Unite the union has today raised serious health and safety concerns after being told of working dangerously long hours at the North Division of the Scottish Ambulance Service (SAS).
In a series of incidents reported by Unite members it has been discovered that one SAS employee had worked up to thirty-six hours and another twenty-three hours in a shift that should only last twelve hours in the area which covers Highland and Islands, and Grampian.
Unite will now issue a consultative ballot on industrial action to the SAS membership to address the scandal of long hours and inadequate service provision.
The dispute centres on the extreme shift overruns causing fatigue, capacity falling well short of demand and excessive vacancies causing a reliance on overtime.
All these issues increase stress and fatigue to totally unacceptable levels that endanger the health, safety and wellbeing of the workforce.
Unite regional officer Tommy Campbell said: “It is a national scandal that some workers in the area covered by Highland and Islands, and Grampian have worked up to thirty-six hours.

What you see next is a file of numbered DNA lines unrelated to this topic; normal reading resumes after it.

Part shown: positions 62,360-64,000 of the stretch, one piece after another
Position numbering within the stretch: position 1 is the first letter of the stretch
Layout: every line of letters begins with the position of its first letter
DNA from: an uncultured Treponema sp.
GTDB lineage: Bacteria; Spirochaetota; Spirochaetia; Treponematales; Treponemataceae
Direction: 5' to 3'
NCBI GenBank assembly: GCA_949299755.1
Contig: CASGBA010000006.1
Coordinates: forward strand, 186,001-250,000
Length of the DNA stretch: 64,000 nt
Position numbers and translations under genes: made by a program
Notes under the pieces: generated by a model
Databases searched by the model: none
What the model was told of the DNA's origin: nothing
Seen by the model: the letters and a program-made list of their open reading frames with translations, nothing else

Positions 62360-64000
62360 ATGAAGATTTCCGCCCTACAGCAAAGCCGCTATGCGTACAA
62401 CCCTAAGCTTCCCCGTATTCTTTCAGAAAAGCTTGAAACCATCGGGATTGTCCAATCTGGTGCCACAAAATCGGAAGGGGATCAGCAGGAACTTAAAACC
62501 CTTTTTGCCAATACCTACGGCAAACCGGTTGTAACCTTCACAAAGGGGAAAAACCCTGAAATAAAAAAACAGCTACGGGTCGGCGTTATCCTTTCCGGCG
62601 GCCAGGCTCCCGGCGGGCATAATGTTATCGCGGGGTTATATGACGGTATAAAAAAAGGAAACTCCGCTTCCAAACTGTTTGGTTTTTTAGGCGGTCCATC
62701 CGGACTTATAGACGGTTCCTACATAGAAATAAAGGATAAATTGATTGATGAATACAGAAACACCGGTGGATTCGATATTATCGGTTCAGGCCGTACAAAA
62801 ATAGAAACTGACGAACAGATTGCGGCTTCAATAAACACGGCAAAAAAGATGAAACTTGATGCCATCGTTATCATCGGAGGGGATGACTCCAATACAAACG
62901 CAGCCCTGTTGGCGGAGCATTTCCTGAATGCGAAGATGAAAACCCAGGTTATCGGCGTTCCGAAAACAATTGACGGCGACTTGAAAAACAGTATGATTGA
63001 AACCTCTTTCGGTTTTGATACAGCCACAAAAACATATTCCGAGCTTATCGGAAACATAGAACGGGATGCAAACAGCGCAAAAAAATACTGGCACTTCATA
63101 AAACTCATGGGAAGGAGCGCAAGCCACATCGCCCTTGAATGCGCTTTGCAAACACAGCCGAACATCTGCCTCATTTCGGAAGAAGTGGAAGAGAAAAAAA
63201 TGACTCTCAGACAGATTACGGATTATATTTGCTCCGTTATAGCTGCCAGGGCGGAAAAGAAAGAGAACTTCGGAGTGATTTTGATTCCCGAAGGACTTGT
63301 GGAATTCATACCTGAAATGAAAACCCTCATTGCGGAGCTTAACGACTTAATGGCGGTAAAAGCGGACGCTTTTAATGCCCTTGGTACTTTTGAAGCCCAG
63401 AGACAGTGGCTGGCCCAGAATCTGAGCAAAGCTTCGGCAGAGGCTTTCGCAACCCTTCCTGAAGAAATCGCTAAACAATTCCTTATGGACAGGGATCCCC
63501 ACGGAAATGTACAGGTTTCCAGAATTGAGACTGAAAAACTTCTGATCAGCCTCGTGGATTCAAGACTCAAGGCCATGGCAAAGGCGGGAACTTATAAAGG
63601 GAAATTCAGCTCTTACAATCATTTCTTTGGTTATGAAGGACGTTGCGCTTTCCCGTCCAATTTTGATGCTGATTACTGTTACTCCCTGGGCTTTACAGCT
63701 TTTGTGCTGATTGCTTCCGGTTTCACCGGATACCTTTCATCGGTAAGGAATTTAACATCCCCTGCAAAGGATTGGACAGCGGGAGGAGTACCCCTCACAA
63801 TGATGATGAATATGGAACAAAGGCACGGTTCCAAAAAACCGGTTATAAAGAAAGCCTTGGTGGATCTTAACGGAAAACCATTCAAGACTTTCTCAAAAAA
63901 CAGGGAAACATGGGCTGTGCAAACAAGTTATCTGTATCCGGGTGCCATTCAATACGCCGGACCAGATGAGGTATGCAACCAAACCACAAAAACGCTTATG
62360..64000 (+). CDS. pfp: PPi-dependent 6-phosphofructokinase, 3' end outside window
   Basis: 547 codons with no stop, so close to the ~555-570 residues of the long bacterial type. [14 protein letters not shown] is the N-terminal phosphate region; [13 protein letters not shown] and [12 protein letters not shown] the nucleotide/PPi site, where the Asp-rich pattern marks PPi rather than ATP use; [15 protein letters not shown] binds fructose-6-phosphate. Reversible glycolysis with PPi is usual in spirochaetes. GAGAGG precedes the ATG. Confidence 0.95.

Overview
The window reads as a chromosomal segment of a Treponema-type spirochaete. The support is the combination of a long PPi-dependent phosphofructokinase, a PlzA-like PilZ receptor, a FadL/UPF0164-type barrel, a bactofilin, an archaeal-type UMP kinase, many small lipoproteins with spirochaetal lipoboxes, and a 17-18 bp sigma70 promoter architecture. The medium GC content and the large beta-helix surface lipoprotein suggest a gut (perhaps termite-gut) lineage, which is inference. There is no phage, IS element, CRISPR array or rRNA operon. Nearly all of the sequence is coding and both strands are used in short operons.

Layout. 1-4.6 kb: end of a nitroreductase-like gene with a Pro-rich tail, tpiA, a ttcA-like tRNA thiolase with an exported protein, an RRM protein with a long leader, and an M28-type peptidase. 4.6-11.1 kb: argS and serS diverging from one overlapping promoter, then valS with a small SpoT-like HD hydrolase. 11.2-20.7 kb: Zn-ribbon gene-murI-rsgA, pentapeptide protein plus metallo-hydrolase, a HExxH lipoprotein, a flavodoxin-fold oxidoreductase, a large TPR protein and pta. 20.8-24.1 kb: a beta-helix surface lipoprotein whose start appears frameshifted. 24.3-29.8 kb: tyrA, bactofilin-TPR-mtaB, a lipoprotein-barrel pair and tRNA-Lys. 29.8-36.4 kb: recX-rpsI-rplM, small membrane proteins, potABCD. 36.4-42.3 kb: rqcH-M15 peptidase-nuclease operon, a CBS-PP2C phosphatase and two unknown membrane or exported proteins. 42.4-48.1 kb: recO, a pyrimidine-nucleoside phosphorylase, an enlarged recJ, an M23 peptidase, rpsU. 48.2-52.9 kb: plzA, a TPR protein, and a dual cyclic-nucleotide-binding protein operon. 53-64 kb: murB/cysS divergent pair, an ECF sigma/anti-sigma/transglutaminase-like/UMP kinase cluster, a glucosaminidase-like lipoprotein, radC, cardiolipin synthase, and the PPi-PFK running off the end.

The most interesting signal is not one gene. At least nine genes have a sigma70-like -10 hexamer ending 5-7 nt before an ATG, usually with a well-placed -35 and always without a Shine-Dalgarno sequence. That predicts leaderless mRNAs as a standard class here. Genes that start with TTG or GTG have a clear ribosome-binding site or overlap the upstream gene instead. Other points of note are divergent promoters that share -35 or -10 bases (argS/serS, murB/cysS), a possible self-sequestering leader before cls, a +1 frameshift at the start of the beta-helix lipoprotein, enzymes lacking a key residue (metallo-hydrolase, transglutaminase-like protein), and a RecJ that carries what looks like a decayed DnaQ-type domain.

“This is unfortunately not an unusual incident and there are many other examples of paramedics working dangerously long hours. Unite members in their determination to serve the public have had their goodwill and dedication exploited.
“For this reason, Unite will now move to a consultative ballot on industrial action which we hope focuses the minds of Scottish Ambulance Service management.”
Unite has previously raised concerns in relation to worker fatigue and issues around patient safety provision at NHS Highland.
A survey in 2017 of ambulance workers carried out by Unite found that 54.3 per cent suffer from stress. A further 94.5 per cent have said morale has worsened. 91.4 per cent said that staffing levels were insufficient and 90.4 per cent said they were suffering from fatigue.